The Mighty Logo

8 Self-Care Tips for Parents Who Have No Time for Self-Care

The most helpful emails in health
Browse our free newsletters

Many of the parents in the GoZen! community have children experiencing anxiety, and they feel they don’t have a moment to take care of their own needs. If this is how you feel, I invite you to try one of these eight tips to start taking care of yourself again:

1. Change how you prioritize your list.

There’s a reason why prioritization is first on our list. Where do the things that are solely for you rank on your to-do list? You’ve probably got one a mile long, and if there’s something on that list that’s just for you then it’s time to reprioritize. Self-care isn’t just for taking care of yourself in the bits and pieces of the day that are left over; it’s something that needs to come first, so that you’re able to put your best self forward throughout the rest of your day.

Have you been meaning to get a massage, but just haven’t found the time? No, a massage won’t take out the trash, get dinner on the table or help get the homework done, but you’ll be doing those things and getting to have that massage helps you. So in a very real sense, it does help with all of the things you need to do, and those types of things need to go on the top of your list.

2. Celebrate the mistakes that are part of success.

You already know that nobody is perfect and life will throw curve balls. But when you’re running late, there’s a flat tire and you’re just not going to make that important doctor’s appointment no matter what you do, you have a choice. Neither cursing nor trying to hold it together by sheer willpower is going to transport you to where you need to be. Instead, take a moment to accept where you are and appreciate that you will get through this moment…that in the scheme of things, even though it was an important appointment, you’ll figure it out later, after you figure out the moment at hand.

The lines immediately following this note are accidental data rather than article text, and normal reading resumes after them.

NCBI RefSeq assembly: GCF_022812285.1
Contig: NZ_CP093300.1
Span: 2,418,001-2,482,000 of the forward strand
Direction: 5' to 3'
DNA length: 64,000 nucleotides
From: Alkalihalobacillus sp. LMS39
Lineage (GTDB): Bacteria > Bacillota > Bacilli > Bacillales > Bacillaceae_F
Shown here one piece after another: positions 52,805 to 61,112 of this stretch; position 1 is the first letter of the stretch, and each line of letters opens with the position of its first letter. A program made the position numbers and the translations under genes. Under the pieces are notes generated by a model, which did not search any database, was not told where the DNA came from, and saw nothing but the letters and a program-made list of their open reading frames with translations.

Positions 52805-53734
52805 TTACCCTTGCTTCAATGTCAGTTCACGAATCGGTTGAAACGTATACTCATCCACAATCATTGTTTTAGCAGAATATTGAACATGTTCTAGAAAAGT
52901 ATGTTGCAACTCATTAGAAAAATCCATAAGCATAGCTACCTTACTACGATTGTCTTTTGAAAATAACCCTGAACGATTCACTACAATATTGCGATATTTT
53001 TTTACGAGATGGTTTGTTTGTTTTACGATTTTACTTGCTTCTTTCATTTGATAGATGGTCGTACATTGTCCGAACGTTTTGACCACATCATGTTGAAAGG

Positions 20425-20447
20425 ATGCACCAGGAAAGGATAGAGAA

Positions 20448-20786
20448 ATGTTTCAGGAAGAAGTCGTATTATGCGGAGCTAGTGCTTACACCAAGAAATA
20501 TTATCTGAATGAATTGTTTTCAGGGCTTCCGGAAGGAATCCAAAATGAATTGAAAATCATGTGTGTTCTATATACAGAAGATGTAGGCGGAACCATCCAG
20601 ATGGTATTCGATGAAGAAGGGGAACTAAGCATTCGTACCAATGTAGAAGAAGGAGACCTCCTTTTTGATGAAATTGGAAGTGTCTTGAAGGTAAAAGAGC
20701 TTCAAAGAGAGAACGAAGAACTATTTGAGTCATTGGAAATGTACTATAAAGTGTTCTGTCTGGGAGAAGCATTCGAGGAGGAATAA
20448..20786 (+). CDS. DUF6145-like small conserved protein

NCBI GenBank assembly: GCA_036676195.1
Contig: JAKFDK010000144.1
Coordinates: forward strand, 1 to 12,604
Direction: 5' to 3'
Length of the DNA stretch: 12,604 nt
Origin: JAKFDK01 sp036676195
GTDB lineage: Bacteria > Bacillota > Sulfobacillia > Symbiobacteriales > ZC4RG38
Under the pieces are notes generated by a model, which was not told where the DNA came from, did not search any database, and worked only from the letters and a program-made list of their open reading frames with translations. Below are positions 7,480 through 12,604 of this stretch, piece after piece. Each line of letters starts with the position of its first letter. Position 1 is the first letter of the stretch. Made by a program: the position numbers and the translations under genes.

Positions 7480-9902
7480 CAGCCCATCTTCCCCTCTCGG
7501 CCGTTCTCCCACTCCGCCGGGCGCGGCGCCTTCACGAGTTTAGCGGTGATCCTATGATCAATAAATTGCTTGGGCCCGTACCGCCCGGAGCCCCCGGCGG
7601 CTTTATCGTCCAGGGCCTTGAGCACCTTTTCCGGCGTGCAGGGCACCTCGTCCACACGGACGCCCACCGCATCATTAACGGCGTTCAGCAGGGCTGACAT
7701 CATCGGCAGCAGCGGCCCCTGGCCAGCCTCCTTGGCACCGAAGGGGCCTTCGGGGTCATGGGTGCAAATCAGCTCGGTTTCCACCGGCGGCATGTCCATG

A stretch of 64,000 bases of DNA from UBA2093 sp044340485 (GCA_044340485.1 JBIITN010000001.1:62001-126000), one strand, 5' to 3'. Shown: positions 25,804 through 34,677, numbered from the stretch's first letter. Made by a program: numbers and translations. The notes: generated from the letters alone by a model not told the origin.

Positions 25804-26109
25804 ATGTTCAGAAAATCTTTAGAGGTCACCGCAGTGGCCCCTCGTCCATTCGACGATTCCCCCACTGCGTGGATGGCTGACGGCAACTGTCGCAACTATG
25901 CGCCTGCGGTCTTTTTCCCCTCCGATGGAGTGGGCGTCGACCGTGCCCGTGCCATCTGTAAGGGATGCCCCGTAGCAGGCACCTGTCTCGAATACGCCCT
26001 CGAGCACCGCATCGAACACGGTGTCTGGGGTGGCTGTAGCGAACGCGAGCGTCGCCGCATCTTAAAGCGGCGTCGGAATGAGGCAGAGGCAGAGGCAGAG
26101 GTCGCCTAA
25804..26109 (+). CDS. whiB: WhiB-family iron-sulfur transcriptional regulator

You’ll be building coping techniques that can serve as a model for your child. Sometimes the bad thing happens, and when it does it’s never the end of the world. And that’s a beautiful thing.

3. Instead of perfection, make balance your goal.

There are a lot of resources out there, and there are so many activities and projects that would be great for you and your family. But if you try to overcommit, the benefits are going to be lost. Even if all of the choices for treatments and activities are great ones, sometimes less is more. It’s important to be discerning and choose which things are most important to you and your family and pursue those, while letting the other ones go.

4. Laugh.

Yes, just laugh. Are you thinking, “easier said than done?” You probably know what’s most likely to make you chuckle. Whether it’s old stand up routines of Eddie Murphy, videos of cats and dogs on the internet or lists of text messages gone awry, carve out some time throughout your week to spend time with what you find funny…and enjoy it!

5. Combine exercise with what brings you joy.